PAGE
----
Government urged to apply Flood Re to new builds

January 30, 2017 / Isla MacFarlane
Government urged to apply Flood Re to new builds

Mary Dhonau, chief executive of the Know Your Flood Risk campaign has publicly urged the government to “toughen up on building regulations” so that flood resilient measures are automatically included in all new-build properties that are deemed to be within a flood risk zone.

“I think it is now a matter of urgency that the Government toughens up on its planning and building regulation processes to make sure that any new builds located in ‘at risk’ areas automatically include measures to make the property flood resilient,” Mary Dhonau said.

“My concern is that Flood Re does not cover new build properties and therefore we must stop building houses that are simply not covered or prepared for future flood events; it’s not fair on the future generations who will have to deal with the dreadful aftermath that flood waters bring,” she added.

Landmark Information, the data partner for the Know Your Flood Risk campaign, has undertaken some cross-analysis of flood risk data from the Environment Agency, Natural Resources Wales and planning application data from Barbour ABI to determine the percentage of planning applications for new build properties that are deemed to be within an EA/NRW Flood Zone 3.

Between September 2015 and September 2016, nine out of 10 new build applications in the City of Kingston upon Hull were deemed to be within an EA/NRW Flood Zone 3. This is followed by Thurrock in Essex at 48%, Casnewydd-Newport at 37% and North Somerset at 32%.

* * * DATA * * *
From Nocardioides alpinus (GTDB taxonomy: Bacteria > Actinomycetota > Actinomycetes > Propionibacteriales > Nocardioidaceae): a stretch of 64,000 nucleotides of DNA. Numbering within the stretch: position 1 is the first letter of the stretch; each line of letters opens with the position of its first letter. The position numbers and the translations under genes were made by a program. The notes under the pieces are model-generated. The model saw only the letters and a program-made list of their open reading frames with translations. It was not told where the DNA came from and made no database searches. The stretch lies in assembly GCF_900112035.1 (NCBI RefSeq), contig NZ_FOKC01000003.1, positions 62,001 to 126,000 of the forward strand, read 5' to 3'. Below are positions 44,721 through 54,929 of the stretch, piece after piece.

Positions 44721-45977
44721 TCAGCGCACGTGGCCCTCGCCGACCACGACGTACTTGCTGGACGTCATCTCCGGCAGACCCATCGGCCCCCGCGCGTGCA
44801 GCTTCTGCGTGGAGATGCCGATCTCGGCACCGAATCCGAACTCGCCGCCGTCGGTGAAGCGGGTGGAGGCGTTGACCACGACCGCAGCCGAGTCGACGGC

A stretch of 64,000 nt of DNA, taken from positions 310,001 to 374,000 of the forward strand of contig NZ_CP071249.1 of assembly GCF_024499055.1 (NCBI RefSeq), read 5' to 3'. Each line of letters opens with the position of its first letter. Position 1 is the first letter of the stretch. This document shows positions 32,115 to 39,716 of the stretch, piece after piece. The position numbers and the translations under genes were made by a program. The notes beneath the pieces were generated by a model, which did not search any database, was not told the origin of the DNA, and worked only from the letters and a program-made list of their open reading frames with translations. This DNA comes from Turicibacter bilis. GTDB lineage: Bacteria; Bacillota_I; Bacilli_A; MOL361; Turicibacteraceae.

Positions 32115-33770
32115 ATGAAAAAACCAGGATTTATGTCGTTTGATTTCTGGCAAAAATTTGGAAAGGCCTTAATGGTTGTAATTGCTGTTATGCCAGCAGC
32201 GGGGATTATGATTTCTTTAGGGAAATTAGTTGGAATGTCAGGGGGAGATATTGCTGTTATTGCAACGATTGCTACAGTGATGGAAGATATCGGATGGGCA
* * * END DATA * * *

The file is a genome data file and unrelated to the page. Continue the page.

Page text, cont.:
“Having reviewed the data analysis from Landmark, it is clear that there are hundreds of applications submitted each year that fall in to a designated flood risk zone according to the Environment Agency and Natural Resources Wales’ parameters,” Dhonau said. “These stats don’t even take into account groundwater or surface water risks and so I fear the volume is greater still. I therefore agree with Efra’s call to Government to create far stronger planning rules, and penalties for those that breach them, to ensure future communities are not blighted by today’s failure to act.”

PICTURE CREDIT: Copyright John Chroston and licensed for reuse under this Creative Commons Licence

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